The dog was only interested in the left side of the room, despite her best efforts to make him look to the right. Morris said, “When she jumped harder and higher, she really wanted to communicate.”
This is a very categorical warning: “She would physically use my body to bounce, push.”
Morris said that although the dog kept sniffing and waking him up a dozen times, he never seemed to focus on any particular area of the bed.
The two left the room to check other locations, but Morris said Cholla did not alert any dorms or additional locations.
Morris confirmed she was pro bono and unpaid when defense attorney Robert Sanger asked her about it Monday during cross-examination.
He also asked her about a letter she had sent to another K9 professional, whom she said she wanted advice on how to answer investigators’ questions.
The way I write the story is more factual: “I did this, the dog did that,” Morris told Sanger. I don’t think so.
The trial will likely focus on the unsolved riddle of Smart’s disappearance from the scenic campus nestled against a lush coastal mountain range since his remains were never discovered. In 2002, she was declared deceased.
The 19-year-old was allegedly killed by Paul Flores on May 25, 1996, during an attempted rape in the freshman dormitory at Cal Poly, the prosecution alleges.
His father, who is now 81, reportedly helped with the student’s burial in the adjacent Arroyo Grande neighborhood, dug up the body and then moved it.
Although Paul Flores was suspected of the murder for some time, the prosecution did not arrest him and his father until the case reopened in 2021.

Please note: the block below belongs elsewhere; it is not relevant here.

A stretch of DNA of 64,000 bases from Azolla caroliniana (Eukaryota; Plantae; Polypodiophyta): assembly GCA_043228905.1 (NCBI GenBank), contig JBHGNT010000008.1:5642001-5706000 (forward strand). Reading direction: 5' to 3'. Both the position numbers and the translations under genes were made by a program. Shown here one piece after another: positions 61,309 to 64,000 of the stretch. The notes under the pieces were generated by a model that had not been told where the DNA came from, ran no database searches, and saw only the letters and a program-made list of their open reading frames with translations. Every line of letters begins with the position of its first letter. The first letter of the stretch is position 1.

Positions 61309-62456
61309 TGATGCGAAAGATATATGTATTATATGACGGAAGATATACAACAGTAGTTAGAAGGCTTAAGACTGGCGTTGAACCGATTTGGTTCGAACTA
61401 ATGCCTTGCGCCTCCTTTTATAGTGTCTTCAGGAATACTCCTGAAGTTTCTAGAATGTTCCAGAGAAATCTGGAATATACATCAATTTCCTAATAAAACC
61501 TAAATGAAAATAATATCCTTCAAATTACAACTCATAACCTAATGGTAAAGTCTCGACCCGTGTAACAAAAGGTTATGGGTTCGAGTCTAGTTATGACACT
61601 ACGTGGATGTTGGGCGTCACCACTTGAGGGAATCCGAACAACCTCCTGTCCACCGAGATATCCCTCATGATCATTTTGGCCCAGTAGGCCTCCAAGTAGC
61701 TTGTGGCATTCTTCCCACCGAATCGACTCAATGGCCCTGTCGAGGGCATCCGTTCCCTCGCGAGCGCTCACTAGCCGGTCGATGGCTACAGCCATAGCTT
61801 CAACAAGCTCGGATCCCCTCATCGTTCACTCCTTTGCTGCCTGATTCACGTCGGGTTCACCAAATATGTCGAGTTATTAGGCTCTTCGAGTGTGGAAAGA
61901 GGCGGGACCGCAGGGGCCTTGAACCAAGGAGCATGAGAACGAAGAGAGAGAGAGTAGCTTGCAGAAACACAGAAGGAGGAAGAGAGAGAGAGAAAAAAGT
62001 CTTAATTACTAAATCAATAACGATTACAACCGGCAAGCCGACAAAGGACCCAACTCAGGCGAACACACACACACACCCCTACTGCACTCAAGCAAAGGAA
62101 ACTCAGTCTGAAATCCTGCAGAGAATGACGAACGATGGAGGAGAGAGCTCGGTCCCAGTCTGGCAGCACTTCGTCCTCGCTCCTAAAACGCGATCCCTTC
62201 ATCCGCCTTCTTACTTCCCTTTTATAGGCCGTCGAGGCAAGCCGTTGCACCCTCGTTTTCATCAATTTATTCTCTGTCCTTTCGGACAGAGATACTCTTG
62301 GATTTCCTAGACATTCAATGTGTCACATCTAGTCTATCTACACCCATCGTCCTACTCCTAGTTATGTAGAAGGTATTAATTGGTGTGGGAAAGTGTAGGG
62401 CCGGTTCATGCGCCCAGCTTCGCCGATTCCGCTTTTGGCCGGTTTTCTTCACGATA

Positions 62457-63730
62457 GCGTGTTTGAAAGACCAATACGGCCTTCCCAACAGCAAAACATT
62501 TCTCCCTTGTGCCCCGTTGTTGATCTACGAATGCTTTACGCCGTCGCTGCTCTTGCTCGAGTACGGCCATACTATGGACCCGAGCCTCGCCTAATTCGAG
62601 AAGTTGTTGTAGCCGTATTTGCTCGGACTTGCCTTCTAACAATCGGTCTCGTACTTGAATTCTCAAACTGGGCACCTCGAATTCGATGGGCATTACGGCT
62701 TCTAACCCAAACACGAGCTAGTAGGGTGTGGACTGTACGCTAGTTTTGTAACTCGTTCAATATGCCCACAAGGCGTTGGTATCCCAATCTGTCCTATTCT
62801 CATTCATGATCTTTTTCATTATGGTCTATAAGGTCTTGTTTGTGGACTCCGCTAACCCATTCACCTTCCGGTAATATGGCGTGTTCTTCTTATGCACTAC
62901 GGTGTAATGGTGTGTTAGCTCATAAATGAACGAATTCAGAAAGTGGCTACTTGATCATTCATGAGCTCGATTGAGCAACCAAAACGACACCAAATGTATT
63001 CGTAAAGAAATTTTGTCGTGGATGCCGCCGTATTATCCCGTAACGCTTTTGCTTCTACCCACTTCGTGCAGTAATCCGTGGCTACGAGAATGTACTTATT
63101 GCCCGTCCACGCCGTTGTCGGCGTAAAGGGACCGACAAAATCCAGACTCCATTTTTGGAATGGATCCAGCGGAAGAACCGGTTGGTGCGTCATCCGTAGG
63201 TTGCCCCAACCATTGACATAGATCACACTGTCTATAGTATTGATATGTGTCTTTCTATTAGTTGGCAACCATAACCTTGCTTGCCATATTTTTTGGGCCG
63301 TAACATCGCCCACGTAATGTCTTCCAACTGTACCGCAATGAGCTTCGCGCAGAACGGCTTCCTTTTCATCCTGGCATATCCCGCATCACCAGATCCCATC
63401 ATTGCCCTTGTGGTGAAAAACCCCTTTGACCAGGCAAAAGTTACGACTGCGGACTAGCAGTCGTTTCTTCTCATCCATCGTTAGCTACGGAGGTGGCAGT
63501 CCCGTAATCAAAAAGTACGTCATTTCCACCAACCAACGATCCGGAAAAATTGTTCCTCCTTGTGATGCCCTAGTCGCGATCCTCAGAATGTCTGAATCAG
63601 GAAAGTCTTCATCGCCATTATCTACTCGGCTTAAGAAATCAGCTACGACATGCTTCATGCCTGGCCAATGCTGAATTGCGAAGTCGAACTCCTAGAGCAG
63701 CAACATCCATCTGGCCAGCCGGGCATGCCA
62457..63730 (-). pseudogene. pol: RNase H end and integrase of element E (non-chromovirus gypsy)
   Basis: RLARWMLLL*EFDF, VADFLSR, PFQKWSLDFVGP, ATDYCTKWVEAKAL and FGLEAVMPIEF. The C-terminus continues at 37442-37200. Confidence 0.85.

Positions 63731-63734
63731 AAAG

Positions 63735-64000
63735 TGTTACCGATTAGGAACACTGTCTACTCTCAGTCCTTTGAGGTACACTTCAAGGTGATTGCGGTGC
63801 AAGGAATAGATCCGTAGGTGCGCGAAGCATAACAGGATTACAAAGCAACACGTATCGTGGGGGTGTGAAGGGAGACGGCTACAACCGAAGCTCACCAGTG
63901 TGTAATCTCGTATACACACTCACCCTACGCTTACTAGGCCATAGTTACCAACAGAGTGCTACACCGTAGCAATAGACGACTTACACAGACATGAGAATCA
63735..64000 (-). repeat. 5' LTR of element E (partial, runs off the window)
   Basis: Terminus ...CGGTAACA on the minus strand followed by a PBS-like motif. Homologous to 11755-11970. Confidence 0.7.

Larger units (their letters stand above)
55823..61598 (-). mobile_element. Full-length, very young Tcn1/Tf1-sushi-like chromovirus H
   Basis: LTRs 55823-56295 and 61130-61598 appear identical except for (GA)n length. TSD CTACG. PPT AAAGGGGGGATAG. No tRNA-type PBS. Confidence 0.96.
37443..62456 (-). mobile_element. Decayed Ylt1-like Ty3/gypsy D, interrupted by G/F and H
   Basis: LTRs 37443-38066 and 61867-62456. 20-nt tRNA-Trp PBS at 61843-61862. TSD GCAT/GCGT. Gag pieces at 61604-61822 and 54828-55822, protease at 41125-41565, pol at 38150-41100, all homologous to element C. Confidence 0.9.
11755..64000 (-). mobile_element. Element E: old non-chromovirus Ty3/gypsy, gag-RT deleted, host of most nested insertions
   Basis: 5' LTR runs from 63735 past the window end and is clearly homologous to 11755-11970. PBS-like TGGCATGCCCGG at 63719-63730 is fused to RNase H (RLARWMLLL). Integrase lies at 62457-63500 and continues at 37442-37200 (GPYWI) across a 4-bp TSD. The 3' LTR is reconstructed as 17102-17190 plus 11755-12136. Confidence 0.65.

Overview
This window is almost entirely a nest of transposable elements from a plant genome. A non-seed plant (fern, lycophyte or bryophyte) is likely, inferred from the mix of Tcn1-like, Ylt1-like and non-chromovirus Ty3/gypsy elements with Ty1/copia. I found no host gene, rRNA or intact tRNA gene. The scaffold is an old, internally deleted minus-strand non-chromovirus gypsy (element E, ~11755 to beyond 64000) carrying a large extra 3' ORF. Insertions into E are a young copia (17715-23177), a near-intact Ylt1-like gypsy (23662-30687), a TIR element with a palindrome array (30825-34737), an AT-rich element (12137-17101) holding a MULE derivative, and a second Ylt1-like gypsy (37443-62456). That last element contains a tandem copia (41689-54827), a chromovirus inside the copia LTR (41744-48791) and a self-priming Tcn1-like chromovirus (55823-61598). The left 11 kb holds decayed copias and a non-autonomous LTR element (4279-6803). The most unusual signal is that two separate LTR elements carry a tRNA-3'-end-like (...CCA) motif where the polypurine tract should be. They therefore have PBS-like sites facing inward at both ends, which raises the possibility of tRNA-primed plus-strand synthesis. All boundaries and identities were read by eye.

San Luis Obispo Sheriff Ian Parkinson acknowledged the mistakes detectives have made over the years and credited “Your Own Backyard,” a well-known podcast about Smart’s kidnapping, with helping uncover many stories. new evidence and motivating witnesses to speak with the police.
Archaeologists working for the police discovered a coffin-sized ground disturbance and the presence of human blood in March 2021 under a trellis under the deck of his large house on a dead end street near Tally Ho Road, according to the accusation.
Obtaining a DNA sample from the blood would have been impossible. Although a blood specialist confirmed that it was human blood, the test carried out could not completely rule out the idea that it came from a ferret or a monkey, even if court documents indicated that no traces of either species had been seen there.
James Murphy Jr., an attorney representing Smart’s parents in a lawsuit against father and son, laughed off the idea that it wasn’t human blood.
The extent of the area where the blood was discovered would indicate a dinosaur ferret, Murphy said.
When was the last time a primate was seen traveling along Tally Ho Road in Arroyo Grande?
Four days after police raided Ruben Flores’ home in February 2020, according to Murphy’s complaint against him, the father and his accomplices transported the corpse “under cover of darkness”. Over a year later, investigators finally began digging under the bridge.